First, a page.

Friday evening, the doorbell rang. It was the paper boy. He's actually not a boy. He's a grown man who looks sort of homeless. Every year in January, he comes during the evening announcing that he has something to give us from the paper - a gift, it seems. (I think we got a music CD last year.) This is the point at which Fred turns to me and says, "Do you have ten euros?"
The paper boy comes to give us a "gift" and it is our cue to give him a tip. I think last year I was at home alone and all I had was a twenty. Fred gasped as I told him that I'd given it to the guy - and he wasn't impressed with the CD. What was I supposed to do? I was glad I remembered to give him anything at all. It was just by chance that I'd seen Fred give him a tip the first year.
So here these Dutch people are - these people who pride themselves in being straightforward and direct - and they are playing this silly game with the paper boy about pretending to get a "gift" (it was a card this year) in order to see him face to face (he usually arrives before daylight) to give him his tip. Whatever. He probably needs the money. I'm just sayin'...
These Sally gloves I'm making are an absolutely pleasure to knit. I wrote something before about it feeling like an obligation. I think it was the two by two ribbing talking. This wool - Rowan Yorkshire Tweed 4ply - is so soft and springy and it looks great knit up. I took these pictures yesterday morning and I'm already about half way up the thumb gusset, so they're a fairly quick knit.
I wanted to do them with magic loop, but I don't have a circular long enough in the right gauge, and my refusal to buy yarn extends to needles unless absolutely necessary. Fortunately, I have four sets of 24 inch, 3 mm circulars - for times like these. But to keep the feeling of doing it on magic loop, I'm doing them a section at at time. There's a repeat every three rows while increasing the thumb gusset. So I just put one down and pick the other up. I really like having them done at the same time - like my last pair of socks. It made my day when those were done at the same time.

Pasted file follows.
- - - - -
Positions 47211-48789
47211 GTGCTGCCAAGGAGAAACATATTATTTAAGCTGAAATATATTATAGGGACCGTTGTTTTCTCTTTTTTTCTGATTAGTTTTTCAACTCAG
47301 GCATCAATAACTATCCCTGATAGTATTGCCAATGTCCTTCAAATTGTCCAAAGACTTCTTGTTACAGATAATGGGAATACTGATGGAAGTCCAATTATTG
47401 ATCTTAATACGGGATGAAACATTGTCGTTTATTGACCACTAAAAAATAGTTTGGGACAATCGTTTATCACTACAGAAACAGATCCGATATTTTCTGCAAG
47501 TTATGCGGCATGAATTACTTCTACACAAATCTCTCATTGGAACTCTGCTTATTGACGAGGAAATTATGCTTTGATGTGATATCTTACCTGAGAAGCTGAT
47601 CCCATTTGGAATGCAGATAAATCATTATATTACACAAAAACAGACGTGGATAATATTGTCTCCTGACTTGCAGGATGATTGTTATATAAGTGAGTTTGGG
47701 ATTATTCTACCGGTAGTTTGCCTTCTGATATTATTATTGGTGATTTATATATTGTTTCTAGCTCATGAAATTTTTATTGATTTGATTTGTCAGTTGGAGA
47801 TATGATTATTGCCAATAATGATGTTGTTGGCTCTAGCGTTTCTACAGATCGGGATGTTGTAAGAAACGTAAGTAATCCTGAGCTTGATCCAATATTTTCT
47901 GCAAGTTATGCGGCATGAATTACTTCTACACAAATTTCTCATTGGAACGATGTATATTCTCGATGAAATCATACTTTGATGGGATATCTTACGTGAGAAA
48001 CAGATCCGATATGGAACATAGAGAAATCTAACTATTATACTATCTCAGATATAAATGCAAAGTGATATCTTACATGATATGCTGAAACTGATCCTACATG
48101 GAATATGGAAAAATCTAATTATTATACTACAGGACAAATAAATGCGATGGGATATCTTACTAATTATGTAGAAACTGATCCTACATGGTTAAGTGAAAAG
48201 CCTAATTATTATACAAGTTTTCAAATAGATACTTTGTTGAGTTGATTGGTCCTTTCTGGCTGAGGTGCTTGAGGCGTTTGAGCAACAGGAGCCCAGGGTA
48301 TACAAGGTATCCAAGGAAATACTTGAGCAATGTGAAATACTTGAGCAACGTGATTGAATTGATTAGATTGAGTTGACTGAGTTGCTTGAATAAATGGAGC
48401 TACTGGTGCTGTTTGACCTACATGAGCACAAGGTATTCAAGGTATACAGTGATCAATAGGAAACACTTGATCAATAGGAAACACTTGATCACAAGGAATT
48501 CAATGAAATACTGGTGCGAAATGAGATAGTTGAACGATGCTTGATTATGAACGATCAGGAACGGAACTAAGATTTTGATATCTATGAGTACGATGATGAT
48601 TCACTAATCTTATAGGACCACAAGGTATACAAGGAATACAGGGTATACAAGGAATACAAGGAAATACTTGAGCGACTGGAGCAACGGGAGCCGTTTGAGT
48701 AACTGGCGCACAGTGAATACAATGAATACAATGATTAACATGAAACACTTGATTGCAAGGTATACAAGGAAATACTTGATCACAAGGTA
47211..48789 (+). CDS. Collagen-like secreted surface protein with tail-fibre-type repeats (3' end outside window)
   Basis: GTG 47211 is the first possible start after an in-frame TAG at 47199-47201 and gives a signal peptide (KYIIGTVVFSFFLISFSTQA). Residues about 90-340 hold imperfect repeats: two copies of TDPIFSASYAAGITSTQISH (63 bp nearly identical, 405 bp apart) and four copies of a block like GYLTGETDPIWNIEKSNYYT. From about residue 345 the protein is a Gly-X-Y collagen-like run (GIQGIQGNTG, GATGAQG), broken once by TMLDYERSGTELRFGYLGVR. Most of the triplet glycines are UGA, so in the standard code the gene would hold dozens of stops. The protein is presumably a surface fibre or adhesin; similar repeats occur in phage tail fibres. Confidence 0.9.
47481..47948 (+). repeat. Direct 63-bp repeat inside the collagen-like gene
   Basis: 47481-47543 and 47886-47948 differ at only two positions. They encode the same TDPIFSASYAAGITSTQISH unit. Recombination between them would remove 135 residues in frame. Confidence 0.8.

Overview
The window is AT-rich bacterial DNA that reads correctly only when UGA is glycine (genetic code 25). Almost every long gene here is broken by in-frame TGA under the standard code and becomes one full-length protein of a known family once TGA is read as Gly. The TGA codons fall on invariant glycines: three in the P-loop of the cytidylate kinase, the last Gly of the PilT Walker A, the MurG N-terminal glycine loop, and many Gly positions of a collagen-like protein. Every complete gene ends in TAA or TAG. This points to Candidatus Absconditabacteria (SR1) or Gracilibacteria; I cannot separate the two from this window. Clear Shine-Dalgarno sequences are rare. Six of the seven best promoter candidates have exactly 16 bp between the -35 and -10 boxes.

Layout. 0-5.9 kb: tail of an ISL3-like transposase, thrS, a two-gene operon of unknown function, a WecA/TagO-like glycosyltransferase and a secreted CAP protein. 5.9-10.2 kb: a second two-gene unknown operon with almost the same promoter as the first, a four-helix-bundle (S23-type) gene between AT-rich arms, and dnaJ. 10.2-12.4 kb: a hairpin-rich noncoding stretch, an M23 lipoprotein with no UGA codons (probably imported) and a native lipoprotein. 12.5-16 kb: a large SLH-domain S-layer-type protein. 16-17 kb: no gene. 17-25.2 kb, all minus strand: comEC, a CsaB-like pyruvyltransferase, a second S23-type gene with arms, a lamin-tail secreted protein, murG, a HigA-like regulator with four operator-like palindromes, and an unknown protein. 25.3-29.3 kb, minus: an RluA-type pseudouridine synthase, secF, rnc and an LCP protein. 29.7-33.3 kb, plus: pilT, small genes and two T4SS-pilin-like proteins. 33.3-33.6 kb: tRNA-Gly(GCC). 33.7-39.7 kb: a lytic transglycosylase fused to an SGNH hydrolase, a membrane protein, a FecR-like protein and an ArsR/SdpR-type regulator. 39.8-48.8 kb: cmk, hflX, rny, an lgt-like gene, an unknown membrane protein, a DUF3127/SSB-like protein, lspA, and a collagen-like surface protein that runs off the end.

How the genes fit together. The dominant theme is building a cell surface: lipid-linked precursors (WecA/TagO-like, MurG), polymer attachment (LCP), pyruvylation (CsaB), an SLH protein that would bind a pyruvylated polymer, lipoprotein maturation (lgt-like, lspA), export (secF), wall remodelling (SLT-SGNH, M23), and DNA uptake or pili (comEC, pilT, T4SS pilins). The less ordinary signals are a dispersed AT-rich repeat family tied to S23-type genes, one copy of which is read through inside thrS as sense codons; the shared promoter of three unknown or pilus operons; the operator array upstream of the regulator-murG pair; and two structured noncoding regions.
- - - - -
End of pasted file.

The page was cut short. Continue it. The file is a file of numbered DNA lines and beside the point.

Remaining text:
Now look at the line between the black wool and the gray. See how beautiful and straight that is? I learned how to do that reading The Sweater Workshop by Jacqueline Fee. When you switch colors while ribbing, you just do a row of knit and then with the new color, then you start the ribbing again. The row of straight knitting is completely undetectable and the line is crisp and clean.
I've got one more pair of these fingerless gloves to knit (the kids love these things) and I think I'm going to use the Knucks pattern from Knitty.com. It starts at the fingers and heads towards the wrists, which might be nice. I'm sort of prejudice in favor of this pattern, but I'm willing to try a new one. I'm also going to make my next pair of socks toe up. Yes, 2008 is going to be some wild, adventurous knitting.
In other news, I frogged almost of foot of a sweater that wasn't working out. I've got other plans for that yarn. It was this same Rowan Yorkshire Tweed 4 Ply and it it wasn't being shown to its advantage. So I ripped it out. That'll show it.
Cast On Techniques | I-Cord Cast On
2 weeks ago
Silly paperguy. The homeless appearance probably increases his tips.
Great tip on the color change!
Which of the 2 pairs of mens fingerless gloves do you like the best?
Chipmunk, I assume you're asking about which pattern I prefer - the one used on these gloves as opposed to the Knucks pattern, which are featured in a later post.
I prefer the Knucks pattern. The fingers on this one drove me nuts. On the Knucks pattern, the fingers are done ahead of time and the rest is just bing-bang-boom they're done.
If, by chance, you are asking if I prefer the green gloves or the gray gloves, I prefer the green, although the gray are very nice.
Thanks for answering. I had asked about the knucks pattern on 2 circulars and you were going to email it to me. Have not received it yet. Did you forget?
Many thanks for the tip on changing color in ribbing.
So simple yet wonderful results!
I am sharing this with all my knitterly friends.
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